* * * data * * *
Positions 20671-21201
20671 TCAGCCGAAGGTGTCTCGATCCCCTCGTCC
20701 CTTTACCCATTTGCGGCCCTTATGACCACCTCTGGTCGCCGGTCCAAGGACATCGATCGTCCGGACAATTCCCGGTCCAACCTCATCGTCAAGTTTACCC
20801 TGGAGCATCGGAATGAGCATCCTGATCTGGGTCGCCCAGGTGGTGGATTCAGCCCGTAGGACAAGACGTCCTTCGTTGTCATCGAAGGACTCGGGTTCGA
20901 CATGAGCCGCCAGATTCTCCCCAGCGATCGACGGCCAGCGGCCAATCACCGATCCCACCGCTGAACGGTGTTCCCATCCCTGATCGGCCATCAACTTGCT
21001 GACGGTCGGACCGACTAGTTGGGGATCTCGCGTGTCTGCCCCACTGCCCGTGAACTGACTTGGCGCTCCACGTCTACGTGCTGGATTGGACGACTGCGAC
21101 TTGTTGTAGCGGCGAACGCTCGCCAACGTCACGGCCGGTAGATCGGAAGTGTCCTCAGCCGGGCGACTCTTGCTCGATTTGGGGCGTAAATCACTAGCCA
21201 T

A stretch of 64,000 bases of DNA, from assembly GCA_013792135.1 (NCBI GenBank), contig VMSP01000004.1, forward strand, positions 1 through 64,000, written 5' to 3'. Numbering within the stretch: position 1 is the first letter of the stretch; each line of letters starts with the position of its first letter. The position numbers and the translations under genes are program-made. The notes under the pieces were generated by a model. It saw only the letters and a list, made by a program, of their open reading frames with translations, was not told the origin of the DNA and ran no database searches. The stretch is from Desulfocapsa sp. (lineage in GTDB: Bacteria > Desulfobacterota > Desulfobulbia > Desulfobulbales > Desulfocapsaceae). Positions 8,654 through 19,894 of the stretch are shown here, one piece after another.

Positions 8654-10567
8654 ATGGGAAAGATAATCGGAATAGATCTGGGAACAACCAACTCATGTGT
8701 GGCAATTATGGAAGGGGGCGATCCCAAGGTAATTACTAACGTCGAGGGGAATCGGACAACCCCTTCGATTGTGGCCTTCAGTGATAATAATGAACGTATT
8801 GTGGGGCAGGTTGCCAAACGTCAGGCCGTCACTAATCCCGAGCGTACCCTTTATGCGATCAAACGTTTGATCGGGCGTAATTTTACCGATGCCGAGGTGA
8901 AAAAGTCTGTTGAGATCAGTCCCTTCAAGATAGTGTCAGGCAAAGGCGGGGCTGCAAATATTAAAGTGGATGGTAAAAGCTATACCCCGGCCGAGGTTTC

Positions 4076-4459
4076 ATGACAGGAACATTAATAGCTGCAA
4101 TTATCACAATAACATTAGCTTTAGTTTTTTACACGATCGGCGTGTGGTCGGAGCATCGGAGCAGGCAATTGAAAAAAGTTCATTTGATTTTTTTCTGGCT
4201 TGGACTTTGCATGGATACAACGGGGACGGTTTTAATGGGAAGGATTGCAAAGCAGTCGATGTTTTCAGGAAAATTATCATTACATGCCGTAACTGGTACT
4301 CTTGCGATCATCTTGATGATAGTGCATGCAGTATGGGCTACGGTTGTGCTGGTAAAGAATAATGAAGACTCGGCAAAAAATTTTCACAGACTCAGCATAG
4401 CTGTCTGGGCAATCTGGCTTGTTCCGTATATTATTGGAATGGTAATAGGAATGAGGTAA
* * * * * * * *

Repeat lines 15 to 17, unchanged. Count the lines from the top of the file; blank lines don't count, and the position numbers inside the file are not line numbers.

Positions 4076-4459
4076 ATGACAGGAACATTAATAGCTGCAA
4101 TTATCACAATAACATTAGCTTTAGTTTTTTACACGATCGGCGTGTGGTCGGAGCATCGGAGCAGGCAATTGAAAAAAGTTCATTTGATTTTTTTCTGGCT